US 4243306 A
A pad of homogeneous material has a closed, substantially smooth surface. It is age-resistant, wear-resistant and gentle on the skin. It can be permanently connected to the material used for spectacle frames, made of translucent material and made with a lustrous surface. It has a Shore D hardness of 10 to 30 measured in accordance with DIN 53 505.
1. A pad to be applied to the root area of the nose of a person wearing spectacle frames, comprising
a homogenous material body having a closed, substantially smooth surface,
said body material being permanently bondable to material used for spectacle frames,
said body material being age-resistant and wear-resistant when worn,
said material body having a lustrous surface and can be made translucent,
said body material softness within a range of 10 to 30 measured according to DIN 53 505 on the Shore D hardness scale.
2. A pad as claimed in claim 1, characterized in that it has a hardness of 10 to 20.
3. A pad as claimed in claim 2, characterized in that it has a hardness of about 16 .+-.15%.
4. A pad as claimed in claim 1 wherein said material body is provided with opening means for receiving locking pins provided on the spectacle frame.
5. A pad as claimed in claim 1, wherein it is shaped to enable engagement on the spectacle frame.
6. A pad as claimed in claim 5, having grooves in which the rims of the frame can lock.
7. A pad as claimed in claim 1 having a kidney shape.
8. A pad as claimed in claim 1, wherein the pad base is bonded to the material of the rim of the spectacle frame.
9. A pad as claimed in claim 1, wherein said material is of Vestolithian type.
10. A pad as claimed in claim 1, wherein it is shaped like a saddle.
11. A pad as claimed in claim 1, wherein said material body is provided with two approximately vertical opening means for receiving a pad lever inserted into each.
12. A pad as claimed in claims 1, 2, 3, 4, 5, 6, 7, 8, 10 or 11, wherein said material is the silicone resin sold under trademark Sylgard No. 186.
This is a Continuation-in-Part of Application Ser. No. 731,737, filed Oct. 12, 1976 now abandoned.
The invention relates to a pad for application to the root area of the nose of a person wearing spectacle frames.
One of the main problems with spectacles is that they have to be satisfactorily supported in every respect on the root or bridge of the nose. This problem can be difficult to overcome because the supporting surface of the pad must be kept small for technical or fashion reasons and/or the spectacles have to be worn all day by the spectacle wearer and/or the spectacles are heavy, because the dioptre is high and/or the spectacle wearer has a difficult nose shape (e.g. a flat Asiatic nose root) and/or the wearer is inclined to perspire and/or the wearer works in a humid environment and/or the wearer has a sensitive skin and/or the wearer has too little fatty tissue between the skin and nose bone and/or the pads frequently slip over the skin, which can occur, e.g. under the effect and pressure of the wind and/or the pad was previously a good fit, but the nose area of the person wearing the spectacles has also in the meantime become thicker or thinner.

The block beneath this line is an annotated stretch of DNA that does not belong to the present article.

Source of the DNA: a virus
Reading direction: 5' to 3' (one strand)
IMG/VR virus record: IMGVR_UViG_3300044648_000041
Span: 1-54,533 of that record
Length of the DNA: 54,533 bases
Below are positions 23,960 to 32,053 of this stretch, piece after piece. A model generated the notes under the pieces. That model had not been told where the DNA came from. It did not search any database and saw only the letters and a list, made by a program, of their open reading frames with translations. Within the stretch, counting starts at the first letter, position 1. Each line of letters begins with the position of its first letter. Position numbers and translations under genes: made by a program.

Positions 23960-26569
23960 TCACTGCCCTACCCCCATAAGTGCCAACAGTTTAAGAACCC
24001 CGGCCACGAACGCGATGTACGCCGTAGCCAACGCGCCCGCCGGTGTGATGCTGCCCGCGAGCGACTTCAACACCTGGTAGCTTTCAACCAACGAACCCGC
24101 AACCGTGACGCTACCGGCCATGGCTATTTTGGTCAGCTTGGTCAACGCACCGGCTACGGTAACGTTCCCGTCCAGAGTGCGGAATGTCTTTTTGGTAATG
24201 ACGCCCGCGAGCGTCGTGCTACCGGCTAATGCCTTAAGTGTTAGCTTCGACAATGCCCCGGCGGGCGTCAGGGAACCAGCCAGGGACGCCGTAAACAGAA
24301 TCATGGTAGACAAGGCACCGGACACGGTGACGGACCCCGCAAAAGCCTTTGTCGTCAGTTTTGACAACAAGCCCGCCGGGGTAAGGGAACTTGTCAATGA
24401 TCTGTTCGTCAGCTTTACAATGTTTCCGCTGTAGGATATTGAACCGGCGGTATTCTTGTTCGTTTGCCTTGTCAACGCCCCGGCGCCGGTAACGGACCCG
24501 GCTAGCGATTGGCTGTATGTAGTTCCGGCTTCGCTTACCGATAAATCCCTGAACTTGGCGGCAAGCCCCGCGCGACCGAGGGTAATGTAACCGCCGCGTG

The problem confronting the inventor is to provide a pad with which the above mentioned difficulties are increasingly overcome, which can be cheaply made by mass-production, which from the aesthetic viewpoint imposes just as few limitations on the designer as before, whose reliance on dirt absorption and dirt grooves is just as problem-free as previously known pads and which can be used in quantity with all types of spectacles, i.e. on which the customer himself no longer needs to take further steps later, such as, e.g. sticking foam material to the inner side of known pads.
This problem is solved in accordance with the invention in that the pad is made of a homogeneous material, it has a closed and substantially smooth surface, it is age-resistant and gentle on the skin in view of its use with spectacles, and wear-resistant during wearing, it is made of a material that can be connected durably and directly, material to material, to the material used for spectacle frames, can be made of translucent material, made with a lustrous surface, and it has a Shore D hardness of 10 to 30 measured in accordance with DIN 53 505. Such a pad can be within a range of 10 to 20 measured on the Shore D scale and more narrowly, at a hardness of 16.+-.15%.